Call for Proposals: Multimodal Scholarship Issue


This issue invites proposals for submissions of multimodal scholarship on any topic within KULA’s scope on knowledge creation, dissemination, and preservation. Scholars have long called for academic publishing to move beyond the conventional formats of the monograph and the journal article and to embrace different kinds of outputs including, but not limited to, forms of knowledge creation and versioning of scholarship enabled by advancements in digital technologies. This issue is intended to provide a platform for such outputs.  

Examples of this type of scholarship might include:

  • Data visualization and sonification
  • Data scholarship
  • Photo essays, and other visual art works
  • Podcasts or other forms of audio content
  • Video essays or other forms of video content
  • Digital exhibits
  • Digital editions
  • Maps
  • Graphic novels or comics
  • Games
  • Textile creations, including beadwork, knitting, etc.
  • Other creative or practice research outputs
Multimodal Outputs

Multimodal outputs can be on any topic that falls within the journal’s scope. KULA publishes multidisciplinary work that considers how knowledge is produced, circulated, conserved, or protected—or, conversely, endangered, destroyed, or lost—in different cultural, social, political, and historical contexts. This scope includes, but is no means limited to, cultural heritage studies, archival studies, library and information studies, scholarly communication, science and technology studies, art history, digital humanities, oral history, community-based research, critical making, mapping, and digital storytelling across all disciplines. See past issues of the journal here:

Inspired by the work of innovative journals such as Vectors: Journal of Culture and Technology in a Dynamic Vernacular, Kairos: A Journal of Rhetoric, Technology, and Pedagogy, and MIT Press’s Leonardo, the KULA editorial team plans to work closely with contributors to determine and develop, to the best of our capabilities, the technical infrastructure needed to support their work. To enable this ongoing co-creation, we will be able to accept only a select number of proposals. Please note too that, since multimodal outputs are not always possible to de-identify, we will not conduct fully anonymous (“double-blind”) peer review of multimodal submissions. Review will be “single-blind”—that is, the identities of the contributors will be known to the reviewers, but the reviewers will remain anonymous.  

Proposals should describe the multimodal output that contributors will produce or have already started producing, the technical requirements and challenges they anticipate, and a rationale for the scholarship’s multimodality. 


In this issue, we are primarily interested in publishing multimodal outputs, not critiques of or scholarship on multimodal outputs. However, we will be including a select number of scholarly articles that consider the long-term infrastructure needs of non-textual and multimodal research outputs (including open standards and open-source software and the role of libraries and repositories as partners in this work), that use media archaeological approaches to reflect on obsolescent technologies and formats, that analyze the ways that modes and sites (e.g., libraries, salons, and coffee shops) of knowledge production and circulation have changed throughout history, and that address issues of equity and accessibility related to multimodal publishing. These articles will undergo traditional anonymous (“double-blind”) peer review.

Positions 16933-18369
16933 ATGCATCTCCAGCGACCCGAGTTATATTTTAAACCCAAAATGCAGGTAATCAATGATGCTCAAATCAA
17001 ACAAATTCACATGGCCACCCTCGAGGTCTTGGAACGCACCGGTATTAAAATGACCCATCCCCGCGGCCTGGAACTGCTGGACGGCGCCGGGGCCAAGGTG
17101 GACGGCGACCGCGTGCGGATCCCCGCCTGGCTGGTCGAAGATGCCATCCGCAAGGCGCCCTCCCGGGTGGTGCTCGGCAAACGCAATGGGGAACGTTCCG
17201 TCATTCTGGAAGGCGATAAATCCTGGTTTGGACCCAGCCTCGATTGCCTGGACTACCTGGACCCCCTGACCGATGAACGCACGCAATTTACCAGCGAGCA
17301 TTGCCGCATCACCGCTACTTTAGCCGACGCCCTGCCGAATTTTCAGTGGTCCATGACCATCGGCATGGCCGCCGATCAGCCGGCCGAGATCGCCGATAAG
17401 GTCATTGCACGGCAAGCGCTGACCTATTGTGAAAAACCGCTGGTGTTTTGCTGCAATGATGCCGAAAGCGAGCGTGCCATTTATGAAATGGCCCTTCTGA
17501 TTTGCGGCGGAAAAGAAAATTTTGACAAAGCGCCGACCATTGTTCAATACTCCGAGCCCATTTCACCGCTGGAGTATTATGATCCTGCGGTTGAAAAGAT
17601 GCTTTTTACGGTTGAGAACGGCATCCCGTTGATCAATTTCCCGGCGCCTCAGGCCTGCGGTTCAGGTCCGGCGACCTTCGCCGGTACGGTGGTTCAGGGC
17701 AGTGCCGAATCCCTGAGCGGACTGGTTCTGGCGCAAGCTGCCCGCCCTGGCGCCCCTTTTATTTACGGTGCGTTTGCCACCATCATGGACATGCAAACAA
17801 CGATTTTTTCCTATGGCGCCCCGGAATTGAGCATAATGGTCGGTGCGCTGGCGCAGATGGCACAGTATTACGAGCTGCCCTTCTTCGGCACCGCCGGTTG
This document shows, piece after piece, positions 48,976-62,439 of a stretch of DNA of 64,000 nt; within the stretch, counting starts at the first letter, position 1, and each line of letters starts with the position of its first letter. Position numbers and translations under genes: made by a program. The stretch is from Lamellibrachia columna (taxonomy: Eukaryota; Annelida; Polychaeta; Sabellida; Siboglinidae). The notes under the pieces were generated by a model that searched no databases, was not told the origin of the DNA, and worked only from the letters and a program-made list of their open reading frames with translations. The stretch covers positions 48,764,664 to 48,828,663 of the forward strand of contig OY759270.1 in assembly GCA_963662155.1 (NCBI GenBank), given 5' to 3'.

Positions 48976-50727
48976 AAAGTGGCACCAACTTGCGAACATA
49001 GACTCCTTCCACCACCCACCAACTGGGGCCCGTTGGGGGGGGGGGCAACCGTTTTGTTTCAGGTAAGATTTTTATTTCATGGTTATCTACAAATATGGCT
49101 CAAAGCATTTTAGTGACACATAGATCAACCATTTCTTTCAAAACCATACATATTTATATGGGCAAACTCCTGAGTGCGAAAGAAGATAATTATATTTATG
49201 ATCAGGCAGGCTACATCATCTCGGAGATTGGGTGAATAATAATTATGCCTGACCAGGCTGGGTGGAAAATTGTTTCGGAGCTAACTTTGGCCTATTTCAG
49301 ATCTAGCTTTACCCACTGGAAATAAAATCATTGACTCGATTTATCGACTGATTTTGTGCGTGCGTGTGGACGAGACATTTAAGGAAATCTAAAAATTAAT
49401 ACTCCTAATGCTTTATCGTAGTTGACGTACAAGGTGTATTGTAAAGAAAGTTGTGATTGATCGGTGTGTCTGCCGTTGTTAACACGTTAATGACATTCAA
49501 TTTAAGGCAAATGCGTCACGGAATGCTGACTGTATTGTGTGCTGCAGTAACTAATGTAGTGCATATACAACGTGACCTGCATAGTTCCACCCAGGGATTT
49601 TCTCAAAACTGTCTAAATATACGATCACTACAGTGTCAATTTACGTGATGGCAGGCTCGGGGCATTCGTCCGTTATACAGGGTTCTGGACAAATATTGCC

Articles might address questions such as:

  • How do we create sustainable multimodal scholarly outputs?
  • Where are multimodal outputs hosted? How/where do we preserve them?
  • Are there considerations for indexing and discoverability?
  • Can we produce multimodal outputs to ensure equitable access in parts of the world where there are technical challenges (e.g., with internet connectivity)?
  • What are the accessibility standards that multimodal publications need to meet?

Please submit proposals of 250-300 words through the journal’s website at by August 1, 2023. If you are proposing something multimodal, please submit your proposal as a Word document to the section “Multimodal Outputs.” If you are proposing a traditional research article, please submit your proposal as a Word document to the section “Research Articles.” In both cases, please indicate in the abstract section of your submission that it is a proposal for the “Multimodal Scholarship” issue.

If you have any questions about the submission process, please reach out to Co-Editor Samantha MacFarlane at

KULA is an open-access journal requiring no author publication charges (APCs). Authors retain full copyright to their works, which will be published under a CC-BY license.